‘AI everywhere’ IoT chips coming from Arm

Silicon microchip maker Arm is working on a new semiconductor design that it says will enable machine learning, at scale, on small sensor devices. Arm has completed testing of the technology and expects to bring it to market next year.

Artificial intelligence, implemented locally on “billions and ultimately trillions” of devices is coming, the company says in a press release. Arm Holdings, owned by Japanese conglomerate Softbank, says its partners have shipped more than 160 billion Arm-based chips to date, and that 45 million of its microprocessor designs are being placed within electronics every day.

The new machine-learning silicon will include micro neural processing units (microNPU) that can be used to identify speech patterns and perform other AI tasks. Importantly, the processing is accomplished on-device and in smaller form factors than have so far been available. The chips don’t need the cloud or any network.

Arm, which historically has been behind mobile smartphone microchips, is aiming this design – the Cortex M55 processor, paired with the Ethos-U55, Arm’s first microNPU – at Internet of Things instead.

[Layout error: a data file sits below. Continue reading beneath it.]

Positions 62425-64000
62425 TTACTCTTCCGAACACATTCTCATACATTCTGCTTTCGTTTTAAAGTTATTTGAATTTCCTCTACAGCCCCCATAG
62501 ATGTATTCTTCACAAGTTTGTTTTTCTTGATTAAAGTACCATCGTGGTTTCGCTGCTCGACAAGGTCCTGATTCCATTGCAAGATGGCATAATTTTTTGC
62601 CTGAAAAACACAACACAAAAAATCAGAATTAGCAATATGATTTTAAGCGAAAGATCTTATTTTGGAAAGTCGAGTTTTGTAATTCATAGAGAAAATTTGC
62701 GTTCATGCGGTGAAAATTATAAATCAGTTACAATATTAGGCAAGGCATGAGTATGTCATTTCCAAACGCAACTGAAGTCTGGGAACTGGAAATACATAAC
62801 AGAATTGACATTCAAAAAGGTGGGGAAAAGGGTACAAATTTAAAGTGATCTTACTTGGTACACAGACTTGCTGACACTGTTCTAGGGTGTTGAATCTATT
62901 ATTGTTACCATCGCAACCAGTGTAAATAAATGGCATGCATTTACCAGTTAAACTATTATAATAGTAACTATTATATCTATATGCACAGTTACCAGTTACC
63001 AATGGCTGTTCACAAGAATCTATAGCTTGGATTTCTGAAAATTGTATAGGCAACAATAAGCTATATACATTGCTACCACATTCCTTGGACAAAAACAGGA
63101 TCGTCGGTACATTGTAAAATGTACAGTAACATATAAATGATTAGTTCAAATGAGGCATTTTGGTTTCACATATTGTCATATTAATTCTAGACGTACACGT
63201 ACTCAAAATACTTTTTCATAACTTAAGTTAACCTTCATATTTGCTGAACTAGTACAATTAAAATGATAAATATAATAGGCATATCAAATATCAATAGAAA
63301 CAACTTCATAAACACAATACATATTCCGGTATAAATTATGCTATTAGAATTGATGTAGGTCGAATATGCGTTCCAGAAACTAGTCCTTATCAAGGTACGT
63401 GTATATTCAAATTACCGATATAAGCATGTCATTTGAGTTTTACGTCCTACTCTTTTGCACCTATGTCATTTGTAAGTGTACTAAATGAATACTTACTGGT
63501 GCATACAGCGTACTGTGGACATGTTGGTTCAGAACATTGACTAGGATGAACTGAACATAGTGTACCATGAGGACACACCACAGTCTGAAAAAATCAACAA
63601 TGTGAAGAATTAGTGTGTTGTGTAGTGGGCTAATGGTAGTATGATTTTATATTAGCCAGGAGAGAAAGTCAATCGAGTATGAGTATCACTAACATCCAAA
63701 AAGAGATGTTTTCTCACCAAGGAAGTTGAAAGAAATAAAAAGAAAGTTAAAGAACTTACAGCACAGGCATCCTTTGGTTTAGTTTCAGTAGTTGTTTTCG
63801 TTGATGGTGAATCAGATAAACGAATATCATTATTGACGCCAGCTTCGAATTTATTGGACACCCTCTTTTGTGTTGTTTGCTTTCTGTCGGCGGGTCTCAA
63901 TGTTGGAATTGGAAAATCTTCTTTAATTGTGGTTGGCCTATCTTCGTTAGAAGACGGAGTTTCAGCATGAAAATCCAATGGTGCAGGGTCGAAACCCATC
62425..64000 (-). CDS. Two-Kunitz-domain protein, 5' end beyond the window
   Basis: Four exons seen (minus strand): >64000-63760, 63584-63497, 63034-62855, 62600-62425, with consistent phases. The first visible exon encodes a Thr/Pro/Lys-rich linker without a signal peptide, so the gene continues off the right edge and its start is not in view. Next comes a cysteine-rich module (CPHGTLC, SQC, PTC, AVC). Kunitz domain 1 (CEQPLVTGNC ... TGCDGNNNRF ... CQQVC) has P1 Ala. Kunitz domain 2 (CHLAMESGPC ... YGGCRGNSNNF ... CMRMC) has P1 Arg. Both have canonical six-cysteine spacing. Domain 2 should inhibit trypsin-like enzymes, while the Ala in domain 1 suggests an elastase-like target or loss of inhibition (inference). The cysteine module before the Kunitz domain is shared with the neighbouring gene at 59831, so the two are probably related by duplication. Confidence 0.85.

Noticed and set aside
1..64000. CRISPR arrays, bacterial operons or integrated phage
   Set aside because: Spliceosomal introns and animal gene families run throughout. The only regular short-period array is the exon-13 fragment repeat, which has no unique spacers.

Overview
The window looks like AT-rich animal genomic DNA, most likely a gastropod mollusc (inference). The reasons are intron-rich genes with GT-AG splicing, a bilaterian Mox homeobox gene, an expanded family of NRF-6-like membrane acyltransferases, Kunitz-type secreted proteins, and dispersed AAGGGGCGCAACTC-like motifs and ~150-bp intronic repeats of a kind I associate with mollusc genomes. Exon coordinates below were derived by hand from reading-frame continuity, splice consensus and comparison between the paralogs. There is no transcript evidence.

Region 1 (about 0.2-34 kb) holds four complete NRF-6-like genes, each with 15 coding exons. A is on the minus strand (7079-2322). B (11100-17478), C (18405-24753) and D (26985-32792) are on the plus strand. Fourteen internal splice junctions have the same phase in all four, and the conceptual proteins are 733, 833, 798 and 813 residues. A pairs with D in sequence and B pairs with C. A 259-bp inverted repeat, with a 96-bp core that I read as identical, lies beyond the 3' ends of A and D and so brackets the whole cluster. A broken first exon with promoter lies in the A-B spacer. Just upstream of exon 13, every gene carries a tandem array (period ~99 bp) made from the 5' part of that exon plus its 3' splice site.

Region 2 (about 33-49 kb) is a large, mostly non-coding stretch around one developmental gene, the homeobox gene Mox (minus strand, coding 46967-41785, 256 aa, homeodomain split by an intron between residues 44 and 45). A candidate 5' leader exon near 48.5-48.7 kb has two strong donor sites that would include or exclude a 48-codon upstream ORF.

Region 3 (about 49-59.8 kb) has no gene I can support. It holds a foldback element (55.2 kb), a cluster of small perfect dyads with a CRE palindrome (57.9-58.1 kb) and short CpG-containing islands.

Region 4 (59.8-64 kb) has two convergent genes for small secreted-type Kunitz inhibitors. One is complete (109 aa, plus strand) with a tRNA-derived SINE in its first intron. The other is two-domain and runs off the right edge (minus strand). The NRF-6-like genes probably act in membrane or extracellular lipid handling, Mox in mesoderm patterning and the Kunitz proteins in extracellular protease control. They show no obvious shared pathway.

“Enabling AI everywhere requires device makers and developers to deliver machine learning locally on billions, and ultimately trillions of devices,” said Dipti Vachani, senior vice president and general manager of Arm’s automotive and IoT areas, in a statement. “With these additions to our AI platform, no device is left behind as on-device ML on the tiniest devices will be the new normal, unleashing the potential of AI securely across a vast range of life-changing applications.”

Arm wants to take advantage of the autonomous nature of chip-based number crunching, as opposed to doing it in the cloud. Privacy-conscious (and regulated) healthcare is an example of a vertical that might like the idea of localized processing. 

Copyright © 2020 IDG Communications, Inc.

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